Brush Your Teeth…and Measure Your Alcohol Level

Toothbrush-300x185You probably have heard of the Breathalyzer, but probably not the Brushalyser.  Now you have.  The Brushalyser is at the intersection of oral hygiene and traffic safety:  it’s a toothbrush which doubles as a portable breath alcohol test.  But should you rely on your toothbrush to determine whether it’s safe for you to drive?

Why the Brushalyser Was Developed
The Brushalyser was developed by Direct Line, an insurance company in Bromley, England.  The company sponsored research regarding the frequency of people driving the morning after a night of drinking.  According to the study, participants who attended an event in the summer of 2023 drank an average of seven pints of beer or 1.5 bottles of wine.

The study also revealed that many participants drove the morning after, even though they felt like they were still under the influence of alcohol.  According to Direct Line’s press release, “The breathalyser toothbrush aims to remind people they could be over the limit the morning after drinking, and ties breath testing seamlessly into Brit’s morning routines.”

How Portable Breath Testers Work
The Direct Line press release does not explain how the Brushalyser measures breath alcohol concentration.  It simply says, “the light flashes red and vibrates if over the limit, and glows green if it’s safe to drive.”  If it is like other portable breath testers, it uses either semi-conductors or fuel cells.

Semi-conductor technology is used in most portable breath testers sold to consumers.  The semi-conductor reduces the flow of electricity when alcohol is present.  The amount of electrical current reduced is used in an equation to determine the quantity of alcohol present in the breath sample.

Fuel cell technology is used in most portable breath testers used by law enforcement officers.  The fuel cell oxidizes alcohol and converts it into an electrical current.  The amount of electrical current created is used in an equation to determine the quantity of alcohol present in the breath sample.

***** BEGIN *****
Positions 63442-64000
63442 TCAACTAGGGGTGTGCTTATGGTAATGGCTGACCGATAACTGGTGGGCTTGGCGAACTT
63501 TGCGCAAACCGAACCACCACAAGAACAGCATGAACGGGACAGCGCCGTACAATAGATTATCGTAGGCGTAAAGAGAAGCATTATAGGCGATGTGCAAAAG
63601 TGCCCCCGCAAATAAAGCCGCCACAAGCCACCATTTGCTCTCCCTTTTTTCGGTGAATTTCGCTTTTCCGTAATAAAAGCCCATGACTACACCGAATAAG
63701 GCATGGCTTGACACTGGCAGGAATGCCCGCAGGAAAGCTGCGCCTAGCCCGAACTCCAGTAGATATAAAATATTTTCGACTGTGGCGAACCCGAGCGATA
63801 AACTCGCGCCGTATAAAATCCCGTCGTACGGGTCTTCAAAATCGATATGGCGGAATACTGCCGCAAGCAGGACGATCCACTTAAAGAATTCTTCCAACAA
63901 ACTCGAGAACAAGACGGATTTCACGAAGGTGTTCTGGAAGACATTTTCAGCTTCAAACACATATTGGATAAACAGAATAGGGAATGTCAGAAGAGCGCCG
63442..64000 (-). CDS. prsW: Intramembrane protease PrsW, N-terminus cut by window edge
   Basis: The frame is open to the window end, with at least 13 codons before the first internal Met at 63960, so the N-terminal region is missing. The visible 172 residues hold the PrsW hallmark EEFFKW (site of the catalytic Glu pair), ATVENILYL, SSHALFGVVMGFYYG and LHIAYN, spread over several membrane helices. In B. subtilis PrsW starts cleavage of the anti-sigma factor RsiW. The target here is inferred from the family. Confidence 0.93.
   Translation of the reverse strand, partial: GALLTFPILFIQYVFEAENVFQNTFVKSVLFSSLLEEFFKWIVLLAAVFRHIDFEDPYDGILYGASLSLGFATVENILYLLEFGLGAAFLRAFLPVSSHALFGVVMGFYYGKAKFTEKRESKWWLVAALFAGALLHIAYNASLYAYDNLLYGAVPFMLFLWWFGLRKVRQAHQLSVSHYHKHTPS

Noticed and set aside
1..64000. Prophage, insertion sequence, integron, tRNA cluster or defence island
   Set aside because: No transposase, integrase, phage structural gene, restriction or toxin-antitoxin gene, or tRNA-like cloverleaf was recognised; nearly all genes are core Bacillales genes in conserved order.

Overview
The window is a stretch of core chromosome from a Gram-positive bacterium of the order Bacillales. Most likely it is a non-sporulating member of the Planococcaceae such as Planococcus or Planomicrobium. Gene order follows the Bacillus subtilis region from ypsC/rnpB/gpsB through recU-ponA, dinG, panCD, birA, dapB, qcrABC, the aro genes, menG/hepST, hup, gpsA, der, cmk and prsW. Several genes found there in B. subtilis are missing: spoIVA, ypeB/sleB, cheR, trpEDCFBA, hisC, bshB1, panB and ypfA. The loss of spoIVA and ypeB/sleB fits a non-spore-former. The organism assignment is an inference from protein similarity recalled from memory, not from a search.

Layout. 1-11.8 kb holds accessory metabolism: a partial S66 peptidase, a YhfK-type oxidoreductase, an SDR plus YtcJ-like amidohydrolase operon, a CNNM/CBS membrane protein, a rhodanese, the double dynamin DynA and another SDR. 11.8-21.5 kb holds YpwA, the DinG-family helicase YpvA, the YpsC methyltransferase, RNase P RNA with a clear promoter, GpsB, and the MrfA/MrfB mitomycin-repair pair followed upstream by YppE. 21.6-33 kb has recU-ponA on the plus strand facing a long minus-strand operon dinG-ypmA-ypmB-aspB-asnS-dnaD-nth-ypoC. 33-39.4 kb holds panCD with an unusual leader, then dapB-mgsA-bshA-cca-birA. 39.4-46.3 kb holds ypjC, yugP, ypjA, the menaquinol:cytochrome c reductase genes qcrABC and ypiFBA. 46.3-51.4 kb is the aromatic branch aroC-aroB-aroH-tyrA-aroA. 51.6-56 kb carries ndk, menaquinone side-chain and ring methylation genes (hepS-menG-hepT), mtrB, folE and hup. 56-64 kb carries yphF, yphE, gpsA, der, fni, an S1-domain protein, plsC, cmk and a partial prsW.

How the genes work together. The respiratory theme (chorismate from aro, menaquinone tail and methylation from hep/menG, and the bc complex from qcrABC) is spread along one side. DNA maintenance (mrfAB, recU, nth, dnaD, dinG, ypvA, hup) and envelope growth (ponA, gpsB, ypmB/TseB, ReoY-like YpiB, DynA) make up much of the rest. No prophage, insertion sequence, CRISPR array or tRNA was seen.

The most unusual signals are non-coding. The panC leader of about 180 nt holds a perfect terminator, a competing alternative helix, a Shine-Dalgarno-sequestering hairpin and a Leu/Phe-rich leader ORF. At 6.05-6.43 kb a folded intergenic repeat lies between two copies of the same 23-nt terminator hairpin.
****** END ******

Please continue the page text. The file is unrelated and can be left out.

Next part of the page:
Are Brushalyser Results Reliable?
Whether the Brushalyser uses a semi-conductor or a fuel cell, the results may not be reliable, as both technologies have problems with accuracy and precision.  Breath testers using semi-conductor technology are prone to imprecise results due to electrical drift and inaccurate results due to temperature changes.  Breath testers using fuel cell technology can yield imprecise results due to degradation of the electrode and inaccurate results due to measuring mouth alcohol in addition to breath alcohol.  Both types of testers lack accuracy because compounds other than alcohol affect the amount of electrical current measured.

In Ohio OVI cases, test results from portable breath tests are not admissible as evidence.  To be admissible in court, a breath test must be administered on an approved evidential breath testing instrument.  Those instruments use infra-red spectroscopy; not semi-conductors or fuel cells.

Brush Your Teeth and Go (Back) to Bed
If, like the subjects in the Direct Line study, you feel like you are under the influence of alcohol the morning after a night of drinking, you should brush your teeth, but you should not rely on a toothbrush to decide whether it is safe to drive.  Just don’t drive.

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